chilly mornings/warm evenings was wreaking havoc. So I threw together
a simple thermostat that uses a Dallas Semi DS1602 thermometer for temp
detection, and relays to drive the heater, AC, and fan relays. Currently
it is completely automatic keeping the 68 and 77 degrees (F). The
(Posted 11/22/01) contains interesting tidbits
including DS1620 management routines, and Celsius and Fahrenheit
- NPCI Compiler/Interpreter. Several years ago I started designing
a minimal High Level Language compiler for microcontroller development.
Initially it was targeted to generate native code. However as I started
developement of the 16F84 target I realized that for developement
efficiency that I needed a bytecode interpreted system so that developed
code could be transferred into the system quickly. So I retargeted for
a stack based virtual machine that I developed. I shelved it and most
of the rest of my PIC stuff about 3 years ago. But now that I'm actively
working on projects, the need for a language has resurfaced. So I dusted
off the compiler/interpreter and started working on it again. Take a
look at the Language Overview. I plan to
release an alpha version of the system once I've updated and tested
the missing code for local variables and 16 bit integers. The current
interpreter is targeted for the 16F877 and will require about 2K of
- wloader cloner. In my current development environment, a PIC without
wloader in it isn't very useful. So I'd like to write a piece of
software that will take a wloaded chip and clone it into another chip.
With this piece of software even the trivial programmer described above
will become unnecessary as long as there is a chip with wloader floating
around anywhere in the junkbox. I envision a direct wire harness between
the cloner and clonee with maybe one pushbutton and one LED. Load
the chips, push the button, remove another wloaded chip. It would require
some high voltage circuitry to get RB3 back, but I'm already learning
how to live without it.
- MIDI sequencer. A longtime dream of mine as a keyboard player was
to have a MIDI sequencer that I handbuilt to specifications. I've
always envisioned up to 8 MIDI in/out ports, and enough memory to hold
a bunch of songs. With the advent of compact flash disks, the storage
capacity and physical dimensions are really no problem. I still have
a couple of Cirrus Logic Octarts from the last time I explored this
project. But my current thought is using 12C5XX parts as intelligent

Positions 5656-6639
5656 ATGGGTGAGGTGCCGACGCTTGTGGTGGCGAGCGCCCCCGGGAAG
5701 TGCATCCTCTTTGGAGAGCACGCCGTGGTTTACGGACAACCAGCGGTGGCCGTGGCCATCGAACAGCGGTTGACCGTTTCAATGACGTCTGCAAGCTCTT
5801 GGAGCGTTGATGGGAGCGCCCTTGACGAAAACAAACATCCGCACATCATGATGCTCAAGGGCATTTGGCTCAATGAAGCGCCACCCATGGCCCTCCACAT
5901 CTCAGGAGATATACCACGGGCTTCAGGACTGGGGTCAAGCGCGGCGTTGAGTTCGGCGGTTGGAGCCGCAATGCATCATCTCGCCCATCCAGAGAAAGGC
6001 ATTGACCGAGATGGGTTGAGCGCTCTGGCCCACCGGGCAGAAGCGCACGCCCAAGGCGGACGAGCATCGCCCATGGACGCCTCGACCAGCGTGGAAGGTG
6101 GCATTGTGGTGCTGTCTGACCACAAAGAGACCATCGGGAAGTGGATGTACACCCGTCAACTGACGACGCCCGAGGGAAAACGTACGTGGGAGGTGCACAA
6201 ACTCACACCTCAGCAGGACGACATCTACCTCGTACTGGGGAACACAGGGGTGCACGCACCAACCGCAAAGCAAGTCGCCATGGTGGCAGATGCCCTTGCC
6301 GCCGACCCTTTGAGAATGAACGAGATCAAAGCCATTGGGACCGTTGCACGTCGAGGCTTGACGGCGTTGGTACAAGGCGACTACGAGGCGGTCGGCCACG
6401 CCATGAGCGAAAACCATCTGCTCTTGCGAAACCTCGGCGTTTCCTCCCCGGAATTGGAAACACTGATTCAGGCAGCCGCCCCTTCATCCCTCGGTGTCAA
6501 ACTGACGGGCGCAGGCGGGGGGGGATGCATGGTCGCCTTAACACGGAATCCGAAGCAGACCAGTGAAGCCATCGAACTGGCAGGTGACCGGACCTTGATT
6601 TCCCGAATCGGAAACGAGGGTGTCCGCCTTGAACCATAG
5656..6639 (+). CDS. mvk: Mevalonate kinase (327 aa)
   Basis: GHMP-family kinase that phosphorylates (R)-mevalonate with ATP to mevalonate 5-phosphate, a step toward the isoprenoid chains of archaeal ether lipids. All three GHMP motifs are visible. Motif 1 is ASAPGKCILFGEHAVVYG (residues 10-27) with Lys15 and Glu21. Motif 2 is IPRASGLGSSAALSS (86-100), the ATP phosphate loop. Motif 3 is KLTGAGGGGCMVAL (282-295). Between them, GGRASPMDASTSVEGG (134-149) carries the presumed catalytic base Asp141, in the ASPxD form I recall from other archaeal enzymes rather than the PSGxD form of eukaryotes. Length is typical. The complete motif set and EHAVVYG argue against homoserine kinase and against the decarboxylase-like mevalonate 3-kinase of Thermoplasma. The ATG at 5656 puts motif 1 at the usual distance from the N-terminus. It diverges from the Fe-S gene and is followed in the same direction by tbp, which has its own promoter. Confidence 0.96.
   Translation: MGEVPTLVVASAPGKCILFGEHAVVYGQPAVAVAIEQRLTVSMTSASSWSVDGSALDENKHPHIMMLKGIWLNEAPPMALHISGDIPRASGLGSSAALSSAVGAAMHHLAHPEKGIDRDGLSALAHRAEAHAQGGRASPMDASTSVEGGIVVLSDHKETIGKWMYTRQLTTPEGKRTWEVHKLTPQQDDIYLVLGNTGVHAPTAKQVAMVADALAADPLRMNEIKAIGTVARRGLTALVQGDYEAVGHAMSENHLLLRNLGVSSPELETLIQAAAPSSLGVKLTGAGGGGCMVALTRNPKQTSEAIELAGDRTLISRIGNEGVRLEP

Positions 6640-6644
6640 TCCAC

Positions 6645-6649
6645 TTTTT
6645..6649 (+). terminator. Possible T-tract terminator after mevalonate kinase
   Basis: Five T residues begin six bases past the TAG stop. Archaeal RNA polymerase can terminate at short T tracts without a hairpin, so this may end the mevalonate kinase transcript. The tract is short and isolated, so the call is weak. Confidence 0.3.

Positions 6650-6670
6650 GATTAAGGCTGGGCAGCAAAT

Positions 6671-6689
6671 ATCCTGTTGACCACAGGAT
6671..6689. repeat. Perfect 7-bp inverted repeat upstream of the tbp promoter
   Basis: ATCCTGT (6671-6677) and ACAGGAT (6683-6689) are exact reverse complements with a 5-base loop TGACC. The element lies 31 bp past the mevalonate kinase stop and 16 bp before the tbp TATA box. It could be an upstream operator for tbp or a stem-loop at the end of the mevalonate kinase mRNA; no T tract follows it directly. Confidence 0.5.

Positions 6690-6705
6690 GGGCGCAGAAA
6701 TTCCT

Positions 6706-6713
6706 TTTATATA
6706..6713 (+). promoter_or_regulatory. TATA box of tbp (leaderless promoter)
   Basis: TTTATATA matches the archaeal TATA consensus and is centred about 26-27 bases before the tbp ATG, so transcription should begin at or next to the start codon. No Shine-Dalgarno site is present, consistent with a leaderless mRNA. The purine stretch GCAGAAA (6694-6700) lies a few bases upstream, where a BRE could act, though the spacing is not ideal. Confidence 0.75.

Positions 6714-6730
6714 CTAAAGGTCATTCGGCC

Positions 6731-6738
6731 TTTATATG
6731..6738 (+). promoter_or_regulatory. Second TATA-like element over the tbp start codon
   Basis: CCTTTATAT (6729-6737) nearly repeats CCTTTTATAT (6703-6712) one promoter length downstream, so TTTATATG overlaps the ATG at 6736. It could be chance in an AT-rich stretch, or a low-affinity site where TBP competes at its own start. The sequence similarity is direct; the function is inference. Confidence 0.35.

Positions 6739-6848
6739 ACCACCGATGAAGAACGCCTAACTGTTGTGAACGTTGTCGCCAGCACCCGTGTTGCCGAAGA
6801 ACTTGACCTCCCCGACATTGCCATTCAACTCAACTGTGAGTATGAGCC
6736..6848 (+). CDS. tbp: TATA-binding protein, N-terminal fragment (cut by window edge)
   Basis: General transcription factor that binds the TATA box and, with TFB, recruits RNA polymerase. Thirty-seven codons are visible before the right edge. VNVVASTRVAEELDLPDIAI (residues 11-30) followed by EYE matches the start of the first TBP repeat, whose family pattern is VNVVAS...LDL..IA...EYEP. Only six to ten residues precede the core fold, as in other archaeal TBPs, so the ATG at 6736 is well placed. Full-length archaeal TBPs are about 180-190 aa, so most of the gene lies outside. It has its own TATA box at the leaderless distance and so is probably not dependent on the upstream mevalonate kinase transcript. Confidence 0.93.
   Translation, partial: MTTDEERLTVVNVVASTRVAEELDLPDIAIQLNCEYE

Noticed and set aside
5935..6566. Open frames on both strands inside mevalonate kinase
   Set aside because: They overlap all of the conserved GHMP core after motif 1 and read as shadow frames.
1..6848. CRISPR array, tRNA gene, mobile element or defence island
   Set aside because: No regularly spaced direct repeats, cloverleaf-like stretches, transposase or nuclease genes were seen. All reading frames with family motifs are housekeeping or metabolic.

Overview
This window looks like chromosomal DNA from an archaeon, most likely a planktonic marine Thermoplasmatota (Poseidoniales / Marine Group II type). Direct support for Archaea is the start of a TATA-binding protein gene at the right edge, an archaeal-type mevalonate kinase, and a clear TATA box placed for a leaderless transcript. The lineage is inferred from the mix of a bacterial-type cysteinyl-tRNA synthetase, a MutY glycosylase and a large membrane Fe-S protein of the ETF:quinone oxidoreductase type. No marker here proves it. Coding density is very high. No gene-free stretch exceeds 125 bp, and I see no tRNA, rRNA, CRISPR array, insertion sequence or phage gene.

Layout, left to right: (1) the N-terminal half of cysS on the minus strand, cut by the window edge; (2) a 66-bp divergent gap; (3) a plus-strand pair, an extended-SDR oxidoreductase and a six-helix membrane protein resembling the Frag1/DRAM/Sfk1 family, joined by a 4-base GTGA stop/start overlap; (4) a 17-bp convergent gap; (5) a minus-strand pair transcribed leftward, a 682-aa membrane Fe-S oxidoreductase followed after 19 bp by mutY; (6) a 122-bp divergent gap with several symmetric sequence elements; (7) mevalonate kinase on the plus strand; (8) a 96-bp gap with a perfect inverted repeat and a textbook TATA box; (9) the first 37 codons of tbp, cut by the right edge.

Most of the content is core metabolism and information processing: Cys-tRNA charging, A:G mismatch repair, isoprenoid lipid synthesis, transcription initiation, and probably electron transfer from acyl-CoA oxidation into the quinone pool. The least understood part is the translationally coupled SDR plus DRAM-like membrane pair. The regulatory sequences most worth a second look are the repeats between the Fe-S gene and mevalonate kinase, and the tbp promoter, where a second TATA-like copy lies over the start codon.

UARTS with a 16F877 as the master controller.
- Security monitor. With the advent of cell phones that receive E-mail
it seems that a self monitor security system could be within reach.
The electronics of security systems isn't too difficult, and with the
A/D capability of the 16F87X parts, it would be simple to completely
zone door/window loops so that an individual door/window can be
id'ed when opened/closed. Add a keyfob transmitter/receiver and an
E-mail gateway to send messages out to cell phones, call it a day.
- Robotic Lawnmower. A project I am actively working on. The
platform is currently a circular base with two window wiper drive
motors. The cutting element is a 12V auto blower fan driving a
Weed Eater nylon replacement head with carpet razors on the ends of
the nylon blades. Powered by a 33Ah 12V battery. The PIC would be the
brains, using some yet to be specified set of sensors to drive
Return to Contents
- New! (May 1, 2002):
the 16F628. Why the 16F84 is now obsolete is
a brief overview of the advantages of the newer PIC families over the
- Unfortunately the Trivial Programmer Forum has been spambombed out of existance. Unfortunately our wonderful webhost provider here has no mechanism for editing or deleting forum posts. So unless you are interested in reading about Brittany Spears nude or Jiffy Lube ads, there's no reason to go there anymore except for archives. If you need access, or have a question you can contact me directly. I plan to create an editable forum soon. I have removed my forum update autodetect script so any new posts over there if you happen across it will probably go unanswered. Again sorry for the inconvenience.
- NPCI Compiler/Interpreter Overview
- 93XX serial EEPROM programmer
Copyright 2001/2002/2007, Byron A. Jeff. Last updated January 26, 2007